Young Gods of America embark on mini tour 



Various venues: Little Rock, Fayetteville, Conway and Memphis.

"I don't think people know that, like, it's actually happening for us," the local rapper Goon des Garcons told me in July. "The city is getting better, the ball is in motion. It's a renaissance." By "us" he meant himself and the rest of the members of the rap collective Young Gods of America: Fresco Grey, Reggie Gold, Taylor Moon, Mach Soul and Cool Chris. They've spent the year releasing a series of consistently strong mixtapes, videos and singles, many of which — like Taylor Moon's "Final Fantasy MMXIV," Fresco Grey's "Twin Turbo" or Goon's "Dirty Boyz 2K14" — are among the best local releases of the year. Like Odd Future before them, they're trying to shape their own self-enclosed world, which we are invited to join in or ignore at our own peril. This weekend they're leading a micro-tour of the state called ARKENSAW along with fellow Little Rock rappers Lo Thraxx and Vile Pack, performing at Vino's Thursday night, Fayetteville's Syc House Friday night, Greenwood Studios in Conway Saturday night and Memphis' Carcosa House on Sunday. "We're ready to show people what we've been working so hard on," Goon said of the tour in an email.



6 p.m. Ron Robinson Theater. $7.

The Times is collaborating with the Little Rock Film Festival to present a new monthly film series at the Ron Robinson Theater. We're kicking it off on Thursday with a special screening of "Beverly Hills Cop," featuring Little Rock's own Judge Reinhold, a.k.a. Detective Billy Rosewood, who will do a Q&A to answer all of your burning questions about the making of the film. "My handle on the guy was — somebody who wanted his life to resemble the movies that he'd watched," Reinhold told USA Today about his character, his best known in a career that also included roles in "Ruthless People," "Fast Times at Ridgemont High," "Stripes," "Gremlins" and more. "I remember that Martin, Kingsley and I all had dinner, and then we went to see 'Beverly Hills Cop,' " the late Christopher Hitchens once told the New York Times for an article about the great British novelists Kingsley and Martin Amis. "All through the movie Kingsley was laughing with what we assumed was pretend mirth, and afterward he announced, 'Yes, an absolutely flawless masterpiece.' Suddenly it became clear he wasn't joking." Tickets are $7 and are available now online at arktimes.com/filmseries.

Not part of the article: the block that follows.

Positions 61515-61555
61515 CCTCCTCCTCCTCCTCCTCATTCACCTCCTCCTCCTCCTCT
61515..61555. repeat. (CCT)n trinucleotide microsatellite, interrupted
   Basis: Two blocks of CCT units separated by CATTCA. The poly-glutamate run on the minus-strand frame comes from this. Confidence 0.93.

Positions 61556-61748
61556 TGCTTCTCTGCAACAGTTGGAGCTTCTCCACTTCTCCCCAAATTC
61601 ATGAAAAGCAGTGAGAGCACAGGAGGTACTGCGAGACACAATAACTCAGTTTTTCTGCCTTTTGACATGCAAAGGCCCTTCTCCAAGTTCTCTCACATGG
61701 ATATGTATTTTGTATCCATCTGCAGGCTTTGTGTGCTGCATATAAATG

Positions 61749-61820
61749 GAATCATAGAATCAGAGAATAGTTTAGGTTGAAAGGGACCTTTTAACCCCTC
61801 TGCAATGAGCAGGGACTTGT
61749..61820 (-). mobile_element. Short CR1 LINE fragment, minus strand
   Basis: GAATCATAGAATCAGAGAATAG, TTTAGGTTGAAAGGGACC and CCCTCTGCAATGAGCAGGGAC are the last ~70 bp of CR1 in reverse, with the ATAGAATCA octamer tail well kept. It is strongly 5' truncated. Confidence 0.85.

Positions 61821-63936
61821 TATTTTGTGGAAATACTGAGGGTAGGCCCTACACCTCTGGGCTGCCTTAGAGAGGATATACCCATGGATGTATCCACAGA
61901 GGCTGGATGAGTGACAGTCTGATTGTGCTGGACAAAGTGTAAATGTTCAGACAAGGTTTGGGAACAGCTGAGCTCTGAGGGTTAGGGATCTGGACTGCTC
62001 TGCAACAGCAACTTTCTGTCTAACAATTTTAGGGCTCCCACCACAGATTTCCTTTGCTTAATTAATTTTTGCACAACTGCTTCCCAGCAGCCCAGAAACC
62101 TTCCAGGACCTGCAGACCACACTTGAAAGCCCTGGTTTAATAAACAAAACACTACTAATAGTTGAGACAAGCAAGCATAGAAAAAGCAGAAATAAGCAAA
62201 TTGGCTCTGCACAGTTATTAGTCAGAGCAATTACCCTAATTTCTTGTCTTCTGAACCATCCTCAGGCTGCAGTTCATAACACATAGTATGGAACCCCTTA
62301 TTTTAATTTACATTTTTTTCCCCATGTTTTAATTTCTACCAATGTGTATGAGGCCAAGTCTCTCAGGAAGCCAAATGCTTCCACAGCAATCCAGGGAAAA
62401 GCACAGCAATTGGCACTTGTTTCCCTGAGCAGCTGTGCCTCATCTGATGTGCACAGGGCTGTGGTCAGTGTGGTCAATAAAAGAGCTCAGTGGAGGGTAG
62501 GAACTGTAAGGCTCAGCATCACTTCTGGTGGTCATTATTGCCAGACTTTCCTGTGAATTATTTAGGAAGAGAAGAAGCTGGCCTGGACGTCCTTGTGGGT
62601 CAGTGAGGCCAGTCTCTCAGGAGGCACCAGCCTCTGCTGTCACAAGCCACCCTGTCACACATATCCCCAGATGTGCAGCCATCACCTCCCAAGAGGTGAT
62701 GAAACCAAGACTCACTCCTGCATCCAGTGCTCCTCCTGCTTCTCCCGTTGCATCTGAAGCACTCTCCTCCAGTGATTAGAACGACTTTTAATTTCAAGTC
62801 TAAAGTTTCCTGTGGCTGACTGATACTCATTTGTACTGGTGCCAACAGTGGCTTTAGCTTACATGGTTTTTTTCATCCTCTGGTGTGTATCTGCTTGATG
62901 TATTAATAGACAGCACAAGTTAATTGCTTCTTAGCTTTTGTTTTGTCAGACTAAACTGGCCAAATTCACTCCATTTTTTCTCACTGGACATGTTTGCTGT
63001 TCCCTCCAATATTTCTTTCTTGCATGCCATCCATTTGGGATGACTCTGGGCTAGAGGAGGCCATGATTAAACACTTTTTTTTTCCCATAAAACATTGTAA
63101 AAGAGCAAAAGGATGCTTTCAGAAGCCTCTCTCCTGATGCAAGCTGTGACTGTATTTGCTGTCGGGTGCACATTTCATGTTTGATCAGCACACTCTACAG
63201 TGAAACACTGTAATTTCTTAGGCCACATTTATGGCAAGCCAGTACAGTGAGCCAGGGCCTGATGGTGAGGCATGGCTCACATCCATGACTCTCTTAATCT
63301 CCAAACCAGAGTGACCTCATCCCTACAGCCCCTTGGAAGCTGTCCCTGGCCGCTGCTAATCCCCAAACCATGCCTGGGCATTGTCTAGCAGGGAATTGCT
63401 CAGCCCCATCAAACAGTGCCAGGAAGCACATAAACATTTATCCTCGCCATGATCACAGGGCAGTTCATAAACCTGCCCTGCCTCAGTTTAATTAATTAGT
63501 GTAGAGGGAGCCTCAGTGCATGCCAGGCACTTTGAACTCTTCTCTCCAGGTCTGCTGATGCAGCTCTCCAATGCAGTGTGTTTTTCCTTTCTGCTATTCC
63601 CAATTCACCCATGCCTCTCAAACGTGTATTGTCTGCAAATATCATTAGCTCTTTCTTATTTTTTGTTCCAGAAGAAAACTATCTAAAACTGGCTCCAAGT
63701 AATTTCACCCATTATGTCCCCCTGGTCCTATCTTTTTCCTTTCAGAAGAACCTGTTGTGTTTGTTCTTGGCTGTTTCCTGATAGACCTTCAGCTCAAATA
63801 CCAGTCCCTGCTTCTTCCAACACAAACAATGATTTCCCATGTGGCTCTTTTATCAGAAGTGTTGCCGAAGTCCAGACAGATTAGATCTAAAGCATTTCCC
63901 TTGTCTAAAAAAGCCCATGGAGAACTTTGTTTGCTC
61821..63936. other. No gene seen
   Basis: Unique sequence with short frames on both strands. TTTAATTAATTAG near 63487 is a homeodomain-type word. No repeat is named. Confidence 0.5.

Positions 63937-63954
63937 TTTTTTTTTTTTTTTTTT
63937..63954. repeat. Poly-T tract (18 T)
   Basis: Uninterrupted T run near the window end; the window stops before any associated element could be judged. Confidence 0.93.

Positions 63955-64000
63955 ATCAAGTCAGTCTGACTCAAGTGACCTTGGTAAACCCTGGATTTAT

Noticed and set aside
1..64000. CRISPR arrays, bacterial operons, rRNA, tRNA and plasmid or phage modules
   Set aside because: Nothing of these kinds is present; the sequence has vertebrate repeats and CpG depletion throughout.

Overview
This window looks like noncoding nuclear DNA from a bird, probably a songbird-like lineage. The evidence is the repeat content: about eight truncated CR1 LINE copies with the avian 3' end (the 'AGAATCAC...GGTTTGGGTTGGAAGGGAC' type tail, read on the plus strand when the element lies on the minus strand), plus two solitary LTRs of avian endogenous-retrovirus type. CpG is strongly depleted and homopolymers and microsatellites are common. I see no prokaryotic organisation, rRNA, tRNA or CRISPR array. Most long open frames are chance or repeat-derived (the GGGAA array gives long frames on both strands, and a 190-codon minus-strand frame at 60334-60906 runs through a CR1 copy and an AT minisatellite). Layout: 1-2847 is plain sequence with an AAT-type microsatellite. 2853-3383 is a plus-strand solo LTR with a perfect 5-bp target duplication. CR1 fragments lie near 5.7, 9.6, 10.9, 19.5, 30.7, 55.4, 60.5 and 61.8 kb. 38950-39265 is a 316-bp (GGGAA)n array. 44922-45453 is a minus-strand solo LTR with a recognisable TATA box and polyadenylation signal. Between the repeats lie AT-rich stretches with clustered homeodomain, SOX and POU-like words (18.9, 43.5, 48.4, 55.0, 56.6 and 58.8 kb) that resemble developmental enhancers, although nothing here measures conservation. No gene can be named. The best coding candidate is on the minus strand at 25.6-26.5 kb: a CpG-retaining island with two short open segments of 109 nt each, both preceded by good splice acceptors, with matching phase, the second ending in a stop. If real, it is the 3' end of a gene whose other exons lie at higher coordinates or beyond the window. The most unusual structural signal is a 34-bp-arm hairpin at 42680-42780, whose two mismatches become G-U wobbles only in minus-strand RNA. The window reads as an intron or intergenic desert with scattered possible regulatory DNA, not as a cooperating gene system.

FRIDAY 10/24


6 p.m. Argenta Farmers Market. $35 adv., $40 day of.

One of the more annoying and inevitable byproducts of the American craft beer boom was the instantaneous rise of beer elitism, a kind of posturing that seems to imply craft beer has always been around and the masses are only now figuring it all out. The truth is, it's an incredibly recent phenomena: There were fewer than 90 breweries in the U.S. in 1980, compared with the thousands in operation today. Especially in the South, most of these beers would have been illegal to produce only a few years ago, given the recently overturned restrictions on alcohol by volume. So, of course, Arkansas has a lot to learn and plenty of catching up to do. And this weekend is your chance: There will be over 250 beers on offer at the 3rd annual Arkansas Times Craft Beer Festival, beers from all over the country plus local upstarts like Blue Canoe, Moody Brews and Stone's Throw. There will also be food courtesy of Butcher & Public, Whole Hog, The Fold, Cregeen's, Cafe Bossa Nova and other restaurants, and live music by local folk-rock group The Cons of Formant.